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Keeping an Eye on Climate Change
Released: 3/4/2009 11:31:48 AM

Contact Information:
U.S. Department of the Interior, U.S. Geological Survey
Office of Communication
119 National Center
Reston, VA 20192
George Kish
Phone: 813-975-8620

Catherine Puckett 1-click interview
Phone: 352-264-3532

Gordon Fox
Phone: 813-974-7352



Florida Site Established for Tracking Seasonal Effects of Climate Change on  Native Species

For the first time, a site in Florida has been established where citizens, students and researchers can track the seasonal effects of climate change on Florida's native plants and animals. 

This ecological site, at the University of South Florida's Ecological Research Area, is designed for researchers and the public to monitor the timing and duration of natural seasonal events of plants and animals. 

By tracking events such as the first emergence of spring buds and the appearance of insects, land managers can better understand the effects that climate change is having on Florida's native species.

This revives a centuries-old tradition of monitoring cyclical events in the natural world and is part of the USA-National Phenology Network (USA-NPN). 

"Because the timing of natural events is sensitive to weather and climate, they are an important living indicator of environmental change," said George Kish, a USGS scientist and coordinator of the Southeastern Regional Phenology Network. "Scientists throughout Florida have been looking for ways like this that we can use to forecast how climate change will affect ecosystems and resources throughout Florida."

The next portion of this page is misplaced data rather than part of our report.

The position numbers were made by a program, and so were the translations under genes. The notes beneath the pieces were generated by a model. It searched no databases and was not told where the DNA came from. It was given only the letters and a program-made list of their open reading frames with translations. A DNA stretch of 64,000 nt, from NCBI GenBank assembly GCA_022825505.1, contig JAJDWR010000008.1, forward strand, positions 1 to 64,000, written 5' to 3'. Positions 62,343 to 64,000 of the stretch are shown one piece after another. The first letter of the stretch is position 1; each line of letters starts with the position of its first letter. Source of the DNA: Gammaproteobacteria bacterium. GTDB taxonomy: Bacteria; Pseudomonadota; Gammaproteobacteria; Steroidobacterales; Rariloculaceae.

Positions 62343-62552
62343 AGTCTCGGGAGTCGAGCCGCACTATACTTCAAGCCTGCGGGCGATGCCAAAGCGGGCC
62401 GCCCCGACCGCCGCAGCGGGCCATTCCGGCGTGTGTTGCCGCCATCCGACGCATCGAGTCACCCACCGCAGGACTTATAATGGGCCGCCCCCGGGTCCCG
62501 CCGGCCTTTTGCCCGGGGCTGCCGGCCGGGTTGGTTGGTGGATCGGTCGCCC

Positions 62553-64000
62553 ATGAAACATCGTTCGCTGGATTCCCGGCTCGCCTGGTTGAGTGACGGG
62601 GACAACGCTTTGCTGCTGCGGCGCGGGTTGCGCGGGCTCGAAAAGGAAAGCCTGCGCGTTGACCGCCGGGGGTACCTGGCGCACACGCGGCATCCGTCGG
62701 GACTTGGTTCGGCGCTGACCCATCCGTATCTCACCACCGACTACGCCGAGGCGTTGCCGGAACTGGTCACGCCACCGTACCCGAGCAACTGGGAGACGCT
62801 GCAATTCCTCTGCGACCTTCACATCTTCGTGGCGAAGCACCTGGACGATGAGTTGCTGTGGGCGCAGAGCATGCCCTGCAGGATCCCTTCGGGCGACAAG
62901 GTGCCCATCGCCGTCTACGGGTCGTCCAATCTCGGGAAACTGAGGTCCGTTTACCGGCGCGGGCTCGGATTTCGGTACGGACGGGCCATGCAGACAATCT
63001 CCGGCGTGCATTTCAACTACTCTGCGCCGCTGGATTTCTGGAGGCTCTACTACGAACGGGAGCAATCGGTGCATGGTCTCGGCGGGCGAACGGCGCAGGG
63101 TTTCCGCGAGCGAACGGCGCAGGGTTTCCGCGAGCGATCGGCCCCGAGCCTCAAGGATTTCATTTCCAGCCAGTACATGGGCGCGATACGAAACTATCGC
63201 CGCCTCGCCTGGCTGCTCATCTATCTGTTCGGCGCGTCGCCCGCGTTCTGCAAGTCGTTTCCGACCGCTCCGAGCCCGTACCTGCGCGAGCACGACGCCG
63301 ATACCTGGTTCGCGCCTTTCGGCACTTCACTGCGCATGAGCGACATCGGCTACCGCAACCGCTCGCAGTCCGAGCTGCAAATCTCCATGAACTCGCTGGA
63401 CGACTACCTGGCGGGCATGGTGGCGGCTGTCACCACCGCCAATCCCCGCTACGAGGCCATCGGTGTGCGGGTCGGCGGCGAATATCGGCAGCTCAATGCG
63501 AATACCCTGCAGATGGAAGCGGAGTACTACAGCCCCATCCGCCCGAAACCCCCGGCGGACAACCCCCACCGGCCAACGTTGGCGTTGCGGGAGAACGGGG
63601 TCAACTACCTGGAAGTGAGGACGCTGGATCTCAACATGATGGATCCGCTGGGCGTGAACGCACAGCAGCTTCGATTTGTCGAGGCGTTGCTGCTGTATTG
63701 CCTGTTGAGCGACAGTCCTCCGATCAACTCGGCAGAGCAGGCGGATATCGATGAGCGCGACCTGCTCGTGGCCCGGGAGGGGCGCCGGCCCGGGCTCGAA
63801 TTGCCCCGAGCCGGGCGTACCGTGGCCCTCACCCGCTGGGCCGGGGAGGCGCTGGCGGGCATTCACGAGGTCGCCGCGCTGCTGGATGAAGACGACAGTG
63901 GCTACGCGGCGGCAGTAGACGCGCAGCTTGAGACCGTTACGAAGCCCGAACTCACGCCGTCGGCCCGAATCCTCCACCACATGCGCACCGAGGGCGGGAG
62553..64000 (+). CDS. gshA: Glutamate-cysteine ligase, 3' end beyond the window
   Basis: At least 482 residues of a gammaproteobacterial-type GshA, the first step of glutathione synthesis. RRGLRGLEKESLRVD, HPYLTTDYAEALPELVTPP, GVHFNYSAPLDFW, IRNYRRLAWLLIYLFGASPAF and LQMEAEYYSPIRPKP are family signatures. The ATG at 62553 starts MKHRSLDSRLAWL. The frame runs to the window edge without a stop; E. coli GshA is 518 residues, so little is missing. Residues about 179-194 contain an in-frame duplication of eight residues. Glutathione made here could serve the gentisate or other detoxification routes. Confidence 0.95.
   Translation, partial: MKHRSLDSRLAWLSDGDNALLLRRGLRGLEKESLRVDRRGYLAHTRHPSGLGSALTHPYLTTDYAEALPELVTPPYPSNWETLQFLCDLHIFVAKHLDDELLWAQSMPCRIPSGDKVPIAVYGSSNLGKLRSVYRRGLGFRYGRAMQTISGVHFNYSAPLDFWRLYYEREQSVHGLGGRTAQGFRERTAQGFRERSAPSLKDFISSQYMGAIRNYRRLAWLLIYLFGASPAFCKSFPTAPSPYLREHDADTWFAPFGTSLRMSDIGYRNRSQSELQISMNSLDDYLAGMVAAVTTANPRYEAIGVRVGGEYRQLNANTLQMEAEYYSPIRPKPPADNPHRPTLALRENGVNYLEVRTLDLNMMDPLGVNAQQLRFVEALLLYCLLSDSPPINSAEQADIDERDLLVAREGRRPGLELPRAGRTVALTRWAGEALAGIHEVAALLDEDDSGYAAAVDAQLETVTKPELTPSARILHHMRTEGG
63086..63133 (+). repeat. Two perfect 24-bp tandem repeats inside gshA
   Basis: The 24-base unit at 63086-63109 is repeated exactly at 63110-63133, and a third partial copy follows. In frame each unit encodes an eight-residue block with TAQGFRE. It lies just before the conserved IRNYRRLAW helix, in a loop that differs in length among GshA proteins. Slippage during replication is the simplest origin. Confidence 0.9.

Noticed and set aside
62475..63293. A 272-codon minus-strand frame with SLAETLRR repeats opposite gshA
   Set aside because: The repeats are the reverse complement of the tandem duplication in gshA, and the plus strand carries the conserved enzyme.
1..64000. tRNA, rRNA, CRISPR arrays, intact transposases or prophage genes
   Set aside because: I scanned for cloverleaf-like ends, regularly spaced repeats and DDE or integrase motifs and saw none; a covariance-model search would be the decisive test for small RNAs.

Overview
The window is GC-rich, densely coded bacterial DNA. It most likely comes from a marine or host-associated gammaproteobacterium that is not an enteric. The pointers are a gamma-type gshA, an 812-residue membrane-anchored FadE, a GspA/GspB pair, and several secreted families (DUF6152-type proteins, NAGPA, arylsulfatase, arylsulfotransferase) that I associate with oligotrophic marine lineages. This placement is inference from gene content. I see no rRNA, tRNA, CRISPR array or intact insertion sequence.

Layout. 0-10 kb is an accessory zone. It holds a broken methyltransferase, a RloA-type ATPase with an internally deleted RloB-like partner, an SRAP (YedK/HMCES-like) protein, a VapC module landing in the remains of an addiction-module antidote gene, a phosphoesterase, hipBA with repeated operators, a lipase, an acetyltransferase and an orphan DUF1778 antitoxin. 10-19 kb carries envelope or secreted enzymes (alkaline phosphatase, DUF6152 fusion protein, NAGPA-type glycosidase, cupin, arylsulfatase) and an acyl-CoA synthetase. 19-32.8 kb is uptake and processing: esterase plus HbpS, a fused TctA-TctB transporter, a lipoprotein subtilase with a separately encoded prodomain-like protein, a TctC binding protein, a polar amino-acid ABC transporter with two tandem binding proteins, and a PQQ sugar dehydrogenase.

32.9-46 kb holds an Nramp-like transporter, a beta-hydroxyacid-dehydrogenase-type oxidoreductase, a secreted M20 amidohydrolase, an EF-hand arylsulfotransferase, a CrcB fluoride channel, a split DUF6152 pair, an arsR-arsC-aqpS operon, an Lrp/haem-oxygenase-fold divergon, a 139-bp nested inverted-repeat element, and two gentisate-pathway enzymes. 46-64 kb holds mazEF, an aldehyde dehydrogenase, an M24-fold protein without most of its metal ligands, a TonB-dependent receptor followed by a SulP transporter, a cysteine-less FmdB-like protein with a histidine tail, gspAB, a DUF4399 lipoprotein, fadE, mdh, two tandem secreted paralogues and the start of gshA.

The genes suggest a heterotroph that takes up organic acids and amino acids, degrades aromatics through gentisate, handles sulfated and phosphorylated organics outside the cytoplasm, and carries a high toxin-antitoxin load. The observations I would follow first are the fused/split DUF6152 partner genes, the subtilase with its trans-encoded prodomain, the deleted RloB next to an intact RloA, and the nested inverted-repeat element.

Kish and Gordon Fox, a USF associate professor of plant ecology, worked together to establish the site in the USF Ecological Research Area. The site is ideal for analyzing the effects of hydrology, a key environmental factor in Florida, because it has dry uplands and cypress wetlands and includes many kinds of Florida's plants. The site also supports 12 of Florida's plant community types, including 13 plant species that live only in Florida, along with 3 endangered species, 3 threatened ones, and 3 that are commercially exploited. 

"The observations and data collected here will be valuable to resource managers working in similar ecosystems throughout the state as well as contributing to a larger view of how climate change may affect our natural resources," said Fox. 

Present-day phenology uses observations of cyclical events in the natural world such as migration, flowering and insect emergence to understand the effects of climate change on plants, animals and ecosystems. "For example, climate change models predict longer, more intense droughts in the southeastern United States," said Kish. "These changes could significantly affect the plant communities the rest of the ecosystem depends on." 

Citizen scientists can also help track climate change effects at the site by contacting Gordon Fox. They can also record seasonal changes in plant and animal behavior in their own backyard for the National Phenology Network by registering where they will find easy-to-use information on tracking nearly 200 species. These observations will eventually be analyzed against satellite-generated remote sensing data and weather data, then compared with detailed ecological studies.

The USA-NPN is a U.S. Geological Survey-supported organization built upon partnerships among federal and state agencies, other organizations, scientists and the public.


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